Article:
The Southwestern Historical Quarterly, Volume 103, July 1999 - April, 2000 Page: 127
long-neglected source for reconstructing the history of Texas Mexicans. By mak-
ing readers aware that creative literature as a genre can offer a "more telling his-
torical truth" (p. 250), the rhetoric of dominance in scholarly tomes can be
readily exposed. Certainly, Garza-Falc6n has made a solid plea for considering
fiction's historical value.
Angelo State University ARNOLDO DE LEON
Unwelcome Strangers: American Identity and the Turn Against Immigration. By David
M. Reimers. (New York: Columbia University Press, 1998. Pp. xii+199.
Acknowledgments, introduction, conclusions, notes, reading lists, index.
ISBN o-231-10o956-3- $27.50, cloth.)
David Reimers's book, Unwelcome Strangers, purports to give a historical analy-
sis of the immigration debate and to provide a balanced survey of current issues.
He does neither. Reimers begins his book with a cursory historical overview of
immigration policy from colonial times to WWII, but fails to show the historical
significance of past attitudes and policy toward the current anti-immigration
debate, the subject of the remainder of his book. In fact, the reason for this early
chapter is unclear, unless it is to demonstrate that the early restrictionist move-
ment harbored racial, nativistic, and religious prejudices-in supposed contrast
to today's restrictionist movement. Neither does he give a balanced interpreta-
tion of the current debate, the focus of the remainder of his book, but instead
devotes his pages to the anti-immigration viewpoint.
Reimers sees the current restrictionist movement as beginning in 1979 with
the formation of Federation Against American Immigration Reform (FAIR), a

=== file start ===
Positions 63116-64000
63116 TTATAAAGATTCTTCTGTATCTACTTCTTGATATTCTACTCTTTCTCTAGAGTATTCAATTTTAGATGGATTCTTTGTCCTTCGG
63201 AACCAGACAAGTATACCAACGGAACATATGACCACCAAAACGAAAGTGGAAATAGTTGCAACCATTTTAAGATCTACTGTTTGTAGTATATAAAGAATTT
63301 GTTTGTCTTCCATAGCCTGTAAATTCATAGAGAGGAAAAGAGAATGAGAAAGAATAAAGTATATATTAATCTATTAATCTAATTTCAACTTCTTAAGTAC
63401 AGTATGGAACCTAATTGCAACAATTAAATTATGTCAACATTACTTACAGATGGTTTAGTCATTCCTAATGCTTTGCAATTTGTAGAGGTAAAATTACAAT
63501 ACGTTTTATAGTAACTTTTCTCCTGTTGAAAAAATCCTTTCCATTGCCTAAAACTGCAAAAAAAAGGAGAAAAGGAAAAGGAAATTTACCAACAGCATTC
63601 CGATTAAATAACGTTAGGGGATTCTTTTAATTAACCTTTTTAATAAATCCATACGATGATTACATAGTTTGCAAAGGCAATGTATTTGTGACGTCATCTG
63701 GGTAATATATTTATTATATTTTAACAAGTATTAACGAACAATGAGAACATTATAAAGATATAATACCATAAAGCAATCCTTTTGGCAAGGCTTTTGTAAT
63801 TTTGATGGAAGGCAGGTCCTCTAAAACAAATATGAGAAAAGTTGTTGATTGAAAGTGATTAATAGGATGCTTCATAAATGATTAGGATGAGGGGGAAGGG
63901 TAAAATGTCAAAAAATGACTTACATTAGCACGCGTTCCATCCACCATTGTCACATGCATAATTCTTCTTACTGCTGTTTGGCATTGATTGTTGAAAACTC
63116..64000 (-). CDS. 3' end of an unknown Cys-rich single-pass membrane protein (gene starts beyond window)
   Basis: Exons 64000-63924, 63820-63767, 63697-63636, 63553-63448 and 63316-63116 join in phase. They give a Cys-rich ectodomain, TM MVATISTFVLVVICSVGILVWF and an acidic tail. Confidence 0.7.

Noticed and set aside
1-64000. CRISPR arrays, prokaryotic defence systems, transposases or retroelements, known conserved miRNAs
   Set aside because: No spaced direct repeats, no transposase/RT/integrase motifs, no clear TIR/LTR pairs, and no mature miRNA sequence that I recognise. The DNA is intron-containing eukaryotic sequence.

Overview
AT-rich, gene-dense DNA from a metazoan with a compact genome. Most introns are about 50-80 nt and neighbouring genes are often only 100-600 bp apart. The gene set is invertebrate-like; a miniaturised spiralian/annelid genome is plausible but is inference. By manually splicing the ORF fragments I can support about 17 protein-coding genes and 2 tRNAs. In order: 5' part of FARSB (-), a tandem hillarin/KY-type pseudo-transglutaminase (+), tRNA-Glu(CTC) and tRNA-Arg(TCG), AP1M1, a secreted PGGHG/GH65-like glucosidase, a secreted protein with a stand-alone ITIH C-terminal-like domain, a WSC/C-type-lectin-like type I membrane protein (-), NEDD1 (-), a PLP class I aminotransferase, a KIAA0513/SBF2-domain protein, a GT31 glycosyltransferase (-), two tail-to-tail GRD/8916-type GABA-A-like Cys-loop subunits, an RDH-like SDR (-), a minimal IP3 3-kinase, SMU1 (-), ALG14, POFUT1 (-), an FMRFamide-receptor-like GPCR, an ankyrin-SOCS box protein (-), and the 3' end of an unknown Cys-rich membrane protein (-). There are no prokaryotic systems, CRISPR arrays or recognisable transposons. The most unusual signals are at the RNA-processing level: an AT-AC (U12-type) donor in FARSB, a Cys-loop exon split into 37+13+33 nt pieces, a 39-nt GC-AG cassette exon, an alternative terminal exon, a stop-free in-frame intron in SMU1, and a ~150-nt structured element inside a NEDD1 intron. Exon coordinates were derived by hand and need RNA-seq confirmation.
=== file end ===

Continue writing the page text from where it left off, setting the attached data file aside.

group he argues is at the forefront of anti-immigration sentiment. The main
concern of the new restrictionists, such as FAIR, center around the environ-
ment, economics, a broken immigration system, and assimilation; these issues
are the subjects of Reimers's remaining chapters.
Reimers documents anti-immigrant sentiment through the use of newspaper
articles, oral interviews with leaders of restrictions organizations, and pamphlets
and books produced by groups such as FAIR, mostly during the 199os. It is
never clear, however, why these groups came about when they did or why a new
restrictionist movement developed at all. Reimers argues that the new move-
ment rose due to government policy of the postwar years, such as the 1965
immigration act, which eased the restrictions placed on Asian countries or the
1966 Cuban Adjustment Act, which gave virtually all Cubans refugee status. If
this is the case, however, then why is it not until the 1990os that anti-immigration
rhetoric peaks, or why is it not until 1979 that anti-immigrant groups are
formed? Even with the founding of such restrictionist organizations in the late
1970os and early 198os, why does Reimers focus almost exclusively on the 1990s?
Reimers, I believe, is writing a book in the tradition of the historian John
Higham's Strangers in the Land (Rutgers University Press, 1988), which docu-
ments nativist views in the late nineteenth and early twentieth centuries, ulti-
mately attributing the anti-immigrant legislation of the 192os to economics.
Unfortunately, Reimers does not do nearly so well as Higham. In fact, I would be
hard pressed to call Unwelcome Strangers a history at all (even though its author is
Here’s what’s next.
This issue can be searched. Note: Results may vary based on the legibility of text within the document.
Tools / Downloads
Get a copy of this page .
Citing and Sharing
Basic information for referencing this web page. We also provide extended guidance on usage rights, references, copying or embedding.
Reference the current page of this Periodical.
Texas State Historical Association. The Southwestern Historical Quarterly, Volume 103, July 1999 - April, 2000, periodical, 2000; Austin, Texas. (texashistory.unt.edu/ark:/67531/metapth101220/m1/153/ocr/: accessed August 18, 2017), University of North Texas Libraries, The Portal to Texas History, texashistory.unt.edu; crediting Texas State Historical Association.